Saturday, December 26, 2015

Aquiles' Heel

A view of Avenida Acueducto from Aquiles Terraza
"Aquiles' Heel".

A cheap shot title, I will admit. But, in a way it fairly characterizes our meal at the chic, new Aquiles Terraza on Avenida Acueducto in Morelia.

Aquiles Terraza has its strengths, but it has weaknesses as well. I love the casual rooftop setting, other than the ascent of three flights of stairs necessary to reach the Asian influenced dining area.

Arbor up on the roof
The restaurant offers a selection of Asian influenced (read:"interpretations") dishes. If you are a hidebound traditionalist, you may reject them. But if you have an open mind, it could be very enjoyable. I give them credit for attempting something new in Asian cuisine in Morelia. But the bottom line is this, that three of the dishes we had during or recent visit were flawed. With only a little more care in the kitchen, the flaws could have been avoided.

I recalled the first meal we had at the original location, in the Hotel Pórtico, on Calle Aquiles Serdán 744, in Morelia Centro. (Thus the name, "Aquiles 744".)

Our experience at Aquiles Terraza got off to a good start with our drinks. We began with a Mezcal San Mateo for Sra. Cuevas and a Mezcaliña coctel for me. The latter is reminiscent of a Margarita made with mezcal, but without all the frou-frou, or, if you prefer, the hoo-ha. We both enjoyed our drinks.

Mezcaliña Aquiles. (Photo by Aquiles Terraza)
We chose two appetizers. The first were some excellent Camarones Tempura, coated with panko crumbs in place of the traditional batter. I prefer them this way. The dipping sauce, of fish sauce, lime juice and cilantro was overly assertive for the delicate shrimp, but easy to avoid. (This fish sauce-lime juice theme reappears in my Ensalada Thai, yet to come.*)

Camarones Tempura
The other appetizer, Tako Yaki, was three small balls of octopus in wheat flour "dumplings", and a miss. The interior held raw gooey flour paste and some chewy, nearly flavorless octopus pieces. This item should be dropped over the side.

Tako Yaki
Our main dishes were attractive and promising, but both my Ensalada Thai con Rib Eye  and la Señora's Bipimbap suffered from a heavy hand with the seasonings. My salad had an aggressively citric-fish sauce dressing* and the Bipimbap an overload of bean paste or some similar salty, salty condiment. It was also partially cold.

Ensalada Thai with Rib Eye

Although Bipimpap is traditionally served in a heated volcanic stone vessel, in which all the ingredients are stirred to finish cooking, we don't hold Aquiles to tradition.
(A little research indicates that it isn't always served in a heated stone bowl.) It would be analogous to serving in a heated, Mexican molcajete. But at least the food would have been hot.

Aquiles' Bipimbap
Relief came with an order of Thai Tea, "Cha Yen-Thai". We were surprised that it was chilled, but that was good. The orange color and the chai-like sweet spice flavors were odd at first, but we grew to like it. It helped alleviate the excessively pungent flavors of our food.

Thai Tea
We decided to skip dessert, although I had good memories of a Nieve de Rambutan and a panna cotta at the original location.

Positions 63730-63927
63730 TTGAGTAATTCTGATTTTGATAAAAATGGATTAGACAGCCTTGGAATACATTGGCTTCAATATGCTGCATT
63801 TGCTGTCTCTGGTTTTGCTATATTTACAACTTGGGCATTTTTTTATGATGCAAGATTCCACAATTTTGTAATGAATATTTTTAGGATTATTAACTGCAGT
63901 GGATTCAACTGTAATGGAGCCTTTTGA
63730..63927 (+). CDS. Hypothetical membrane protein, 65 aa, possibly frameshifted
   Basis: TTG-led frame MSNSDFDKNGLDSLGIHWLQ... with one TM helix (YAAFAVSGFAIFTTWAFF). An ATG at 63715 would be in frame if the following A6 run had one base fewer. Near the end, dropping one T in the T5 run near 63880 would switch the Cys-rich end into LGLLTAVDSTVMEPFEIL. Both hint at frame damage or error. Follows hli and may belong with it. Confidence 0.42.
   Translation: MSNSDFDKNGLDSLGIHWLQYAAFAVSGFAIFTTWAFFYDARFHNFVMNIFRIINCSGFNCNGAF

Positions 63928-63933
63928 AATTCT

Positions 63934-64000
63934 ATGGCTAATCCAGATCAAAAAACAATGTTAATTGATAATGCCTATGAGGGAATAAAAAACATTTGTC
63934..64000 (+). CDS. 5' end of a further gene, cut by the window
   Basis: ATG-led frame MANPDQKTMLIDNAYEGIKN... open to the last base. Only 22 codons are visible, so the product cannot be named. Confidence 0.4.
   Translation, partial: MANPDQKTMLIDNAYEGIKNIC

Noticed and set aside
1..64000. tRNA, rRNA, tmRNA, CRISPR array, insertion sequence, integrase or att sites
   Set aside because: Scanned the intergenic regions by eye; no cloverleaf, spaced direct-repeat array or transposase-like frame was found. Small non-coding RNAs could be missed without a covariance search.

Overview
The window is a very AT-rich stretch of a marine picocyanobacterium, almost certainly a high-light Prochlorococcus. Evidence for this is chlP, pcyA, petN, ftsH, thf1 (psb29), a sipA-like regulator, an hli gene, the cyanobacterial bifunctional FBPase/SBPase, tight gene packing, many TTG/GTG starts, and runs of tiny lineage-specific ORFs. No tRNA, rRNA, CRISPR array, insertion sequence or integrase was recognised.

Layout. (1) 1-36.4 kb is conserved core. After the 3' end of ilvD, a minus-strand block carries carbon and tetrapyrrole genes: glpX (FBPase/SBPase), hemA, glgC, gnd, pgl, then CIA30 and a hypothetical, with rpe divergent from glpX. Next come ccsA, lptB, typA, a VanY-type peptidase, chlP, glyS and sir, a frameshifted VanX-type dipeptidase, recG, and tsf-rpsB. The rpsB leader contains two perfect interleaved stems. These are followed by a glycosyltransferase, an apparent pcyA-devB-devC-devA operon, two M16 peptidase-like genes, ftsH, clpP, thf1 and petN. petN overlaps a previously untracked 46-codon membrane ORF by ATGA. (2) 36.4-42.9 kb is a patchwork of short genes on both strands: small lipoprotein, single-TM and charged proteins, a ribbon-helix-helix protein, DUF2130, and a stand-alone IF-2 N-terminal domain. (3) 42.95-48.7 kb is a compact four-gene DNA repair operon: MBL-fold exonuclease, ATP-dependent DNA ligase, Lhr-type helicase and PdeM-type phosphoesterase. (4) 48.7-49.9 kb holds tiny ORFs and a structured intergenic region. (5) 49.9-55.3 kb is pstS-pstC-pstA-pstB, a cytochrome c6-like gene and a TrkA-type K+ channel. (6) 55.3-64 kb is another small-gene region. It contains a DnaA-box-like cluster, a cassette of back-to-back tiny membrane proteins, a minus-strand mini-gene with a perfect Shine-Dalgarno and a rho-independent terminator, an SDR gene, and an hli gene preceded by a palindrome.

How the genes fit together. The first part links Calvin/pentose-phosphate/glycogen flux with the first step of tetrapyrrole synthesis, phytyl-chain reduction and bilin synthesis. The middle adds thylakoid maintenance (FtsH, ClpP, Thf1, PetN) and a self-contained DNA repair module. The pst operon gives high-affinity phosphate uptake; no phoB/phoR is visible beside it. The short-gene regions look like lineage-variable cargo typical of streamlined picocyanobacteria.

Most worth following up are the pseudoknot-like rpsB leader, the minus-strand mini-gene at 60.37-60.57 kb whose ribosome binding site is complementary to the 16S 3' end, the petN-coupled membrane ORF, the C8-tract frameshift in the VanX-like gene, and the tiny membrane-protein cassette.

Although the meal was flawed, we like the concept and would give it another go. But we would make our seasoning preferences known to the waiter to convey to the kitchen this message: "Lighten up!"

The manger or owner came to our table when we finished, and asked how we liked it. I was able to calmly tell him our opinions. He listened quietly, murmured a few things, and didn't get defensive. But I don't know if our message got through.


Food:6 (Could go to 8 with more careful seasoning.)

Service: 8 Very attentive and cheerful.

Price: $$$  (Each $ represents approximately $100 MXP per person)

Ambiance: "Zen Garden", open air terrace. Nice views of Avenida Acueducto.

Wifi: yes

Parking: yes, immediately below, in a guarded lot.

Avenida Acueducto 902, south side)
Between Calles Francisco Márquez and Calle Vicente Súarez.
Colonia Chapultepec Norte,
Morelia, Michoacán, México

Tel: 314-7077

Saturday, December 19, 2015

Munching in Outer Morelia Restaurants Part 4: Restaurante Caracuaro

Restaurante Caracuaro (their photo)
Some of the best comida in México, or at least, in Michoacán, originates in La Tierra Caliente, the hot lands to the south and west of the central Michoacán highlands. There's a special touch with seasoning of the hearty foods that I've come to appreciate.

We had been to the Restaurante Caracuaro for comida with friends several years ago, and it seemed o.k. At the time, I preferred the food at Fonda Marceva, in Centro Morelia.

We have twice breakfasted recently at the smaller of two Restaurante Caracuaro branches, namely, the one on Paseo de La República, the peripheral highway on the western fringes of Morelia.

The other location is at Calzada La Huerta, on Carretera Federal 14, where the highway departs Morelia on its way to Pátzcuaro and beyond, just before the highway bridge going to Pátzcuaro. We haven't tried that location, although it appears more convenient, with ample parking.

The food is hearty and the two young waiters who've served us have been lively and spirited. We were brought freebies,  the Tierra Caliente version of "amuse-bouche". The first breakfast visit saw queso ranchero, crema, two salsas caseras and a toquera each. Totopos (freshly made tortilla chips) are de rigeur. You will recall that a toquera is a slightly sweet fresh corn "latke". The toqueras at Caracuaro are sweeter than those that we had at Las Cocineras Tradicionales.

Toquera Caracuaro